Electrical Systems, Charging and Solar Electrical components and wiring, batteries, charging systems, generators and solar topics.
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Old 07-23-2019, 12:02 AM   #1
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Question Any Issue charging battery from solar and car alternator over the road?

Hi Hilo friends! I'm the proud owner of a 1999 21TD hilo. I'm in the process of adding solar panels (100w total) and hoping to get some feedback - my main concern is whether there could be any issues over-charging the battery driving over the road when both the solar panels and car alternator are charging the battery at the same time? (I'm assuming the car alternator chargers the battery when driving based on general info I've read online, but not 100% certain on that detail either - trying to find my owner's manual to confirm.) I've read some info online that says charging from both sources isn't too bad, it may just cause the solar charge controller to artificially 'see' a higher voltage on the battery than reality due to the alternator trying to charge the battery at the same time. If this will be an issue I've been researching how to put some type of switch/breaker to cutoff the solar charging when I'm on the road. Then once I reach my destination I'd turn the switch back to allow solar to charge the battery. Still working out those details, but wanted to get feedback first if I need to go that route or not. Anybody with solar panels installed have to deal with this? Or am I making a big deal out of nothing? Thanks! -HiloDrew
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Old 07-23-2019, 09:32 AM   #2
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Hello, Drew, and welcome!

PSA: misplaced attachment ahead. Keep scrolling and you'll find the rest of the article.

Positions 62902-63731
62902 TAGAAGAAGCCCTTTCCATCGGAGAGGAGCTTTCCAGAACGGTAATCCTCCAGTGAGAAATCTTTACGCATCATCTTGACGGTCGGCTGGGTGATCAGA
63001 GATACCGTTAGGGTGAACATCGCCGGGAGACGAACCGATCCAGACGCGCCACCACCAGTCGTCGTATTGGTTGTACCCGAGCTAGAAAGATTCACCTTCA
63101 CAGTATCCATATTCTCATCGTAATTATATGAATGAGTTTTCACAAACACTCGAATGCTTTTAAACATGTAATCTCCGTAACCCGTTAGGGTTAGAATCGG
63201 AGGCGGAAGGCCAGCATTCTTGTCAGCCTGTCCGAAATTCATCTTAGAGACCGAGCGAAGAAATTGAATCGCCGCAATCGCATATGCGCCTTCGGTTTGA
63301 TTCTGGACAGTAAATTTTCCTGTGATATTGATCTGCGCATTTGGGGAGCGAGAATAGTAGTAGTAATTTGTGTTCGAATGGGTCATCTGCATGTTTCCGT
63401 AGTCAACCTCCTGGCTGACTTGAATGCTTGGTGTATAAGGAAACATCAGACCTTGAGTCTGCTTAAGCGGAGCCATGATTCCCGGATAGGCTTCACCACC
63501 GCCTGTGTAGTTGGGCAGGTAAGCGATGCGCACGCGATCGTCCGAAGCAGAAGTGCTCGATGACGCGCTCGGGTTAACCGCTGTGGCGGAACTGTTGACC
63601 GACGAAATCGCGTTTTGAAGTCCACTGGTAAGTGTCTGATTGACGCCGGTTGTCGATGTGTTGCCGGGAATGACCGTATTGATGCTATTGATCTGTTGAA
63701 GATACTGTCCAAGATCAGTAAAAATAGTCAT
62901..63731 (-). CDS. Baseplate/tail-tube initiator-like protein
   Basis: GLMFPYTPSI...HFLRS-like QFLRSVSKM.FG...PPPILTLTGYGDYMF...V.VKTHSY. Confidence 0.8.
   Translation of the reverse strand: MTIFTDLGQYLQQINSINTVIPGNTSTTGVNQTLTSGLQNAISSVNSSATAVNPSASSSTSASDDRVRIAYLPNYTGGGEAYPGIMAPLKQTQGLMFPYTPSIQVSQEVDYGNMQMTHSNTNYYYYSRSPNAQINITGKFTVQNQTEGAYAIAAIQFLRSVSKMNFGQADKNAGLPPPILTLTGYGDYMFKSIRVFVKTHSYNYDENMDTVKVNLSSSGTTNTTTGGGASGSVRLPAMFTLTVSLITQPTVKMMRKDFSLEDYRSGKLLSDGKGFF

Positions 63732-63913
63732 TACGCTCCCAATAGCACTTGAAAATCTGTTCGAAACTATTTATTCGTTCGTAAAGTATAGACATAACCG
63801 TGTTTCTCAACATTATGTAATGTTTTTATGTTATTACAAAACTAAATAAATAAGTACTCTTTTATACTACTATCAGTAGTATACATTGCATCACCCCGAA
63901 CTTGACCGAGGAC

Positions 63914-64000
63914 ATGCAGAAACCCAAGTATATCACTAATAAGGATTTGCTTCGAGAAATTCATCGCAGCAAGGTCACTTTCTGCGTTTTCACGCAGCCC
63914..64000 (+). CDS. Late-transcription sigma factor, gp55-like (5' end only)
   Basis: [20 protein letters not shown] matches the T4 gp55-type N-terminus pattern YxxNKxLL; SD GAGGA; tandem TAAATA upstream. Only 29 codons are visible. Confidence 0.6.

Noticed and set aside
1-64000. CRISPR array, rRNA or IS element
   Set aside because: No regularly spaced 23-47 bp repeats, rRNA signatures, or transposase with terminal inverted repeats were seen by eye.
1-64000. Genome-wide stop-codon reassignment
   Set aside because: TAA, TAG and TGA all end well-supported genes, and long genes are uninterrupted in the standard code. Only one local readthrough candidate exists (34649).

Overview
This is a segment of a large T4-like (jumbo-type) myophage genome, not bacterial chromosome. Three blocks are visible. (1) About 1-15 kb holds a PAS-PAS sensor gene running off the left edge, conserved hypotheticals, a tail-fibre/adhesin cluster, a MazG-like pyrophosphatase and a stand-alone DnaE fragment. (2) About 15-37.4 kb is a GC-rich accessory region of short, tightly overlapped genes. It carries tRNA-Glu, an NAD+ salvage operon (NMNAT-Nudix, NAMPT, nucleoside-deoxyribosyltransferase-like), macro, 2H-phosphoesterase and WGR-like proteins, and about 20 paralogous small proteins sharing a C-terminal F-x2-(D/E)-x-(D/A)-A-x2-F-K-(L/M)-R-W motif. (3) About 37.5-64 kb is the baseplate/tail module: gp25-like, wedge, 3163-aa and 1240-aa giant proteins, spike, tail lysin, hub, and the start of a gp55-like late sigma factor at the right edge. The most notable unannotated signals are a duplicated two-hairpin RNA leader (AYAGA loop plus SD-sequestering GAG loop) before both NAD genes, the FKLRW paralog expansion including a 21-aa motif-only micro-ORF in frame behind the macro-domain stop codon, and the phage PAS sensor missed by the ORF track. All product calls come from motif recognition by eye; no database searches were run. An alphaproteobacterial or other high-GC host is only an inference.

I think you MAY be making a "big deal out of nothing". I have 300 Watts of solar power on the roof of my trailer and it constantly sends charging power to the trailer batteries along with power from my truck's alternator when I'm on the road. I'm also running the refrigerator on DC power during these trips. About the only difference I've seen from before, when I didn't have the solar input is that now, when we arrive at our destination, the trailer batteries are nearly fully charged. Before, they were always low.

There should be no "interference" caused by the 2-source charging. The voltage regulator on your alternator and the charge controller on your solar will keep the charging voltage at a proper level and the battery(s) will not be overpowered. There's no danger of say, power from the solar traveling back up to the tow vehicle's alternator and damaging it (or vice-versa). Both will "see" the same voltage at the battery terminals, and if it is in the neighborhood of 13+ volts, both will reduce the charging current accordingly. But if the voltage is below that, both will supply charging current as needed.

One of the big advantages of having the solar is that if you stop, say for lunch, the solar will continue to supply power to the battery and that will help support any draw from your refrigerator.

My only advice to you would be to seriously consider increasing your solar wattage to at least 200 Watts. Solar is not particularly efficient and you will find that under ideal conditions you will not see more than half the "rated" output from it.

I've had my panels operational for four years now, with no problems. Here's the link to the thread I posted on their installation: My New 200 Watt Solar Installation

- Jack
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Old 07-24-2019, 01:49 AM   #3
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Thanks Jack! I was hoping you'd chime in with your expertise on this. That's reassuring you haven't had any problems charging over the road, I'm not stressing out on it much now. I saw your post previously and really like the route you went with the flexible panels, it'd make install much easier/cleaner with not having to poke holes in the roof. I'm now re-thinking my plan and going to look into adding 200w with flexible panels. Thanks again! -Drew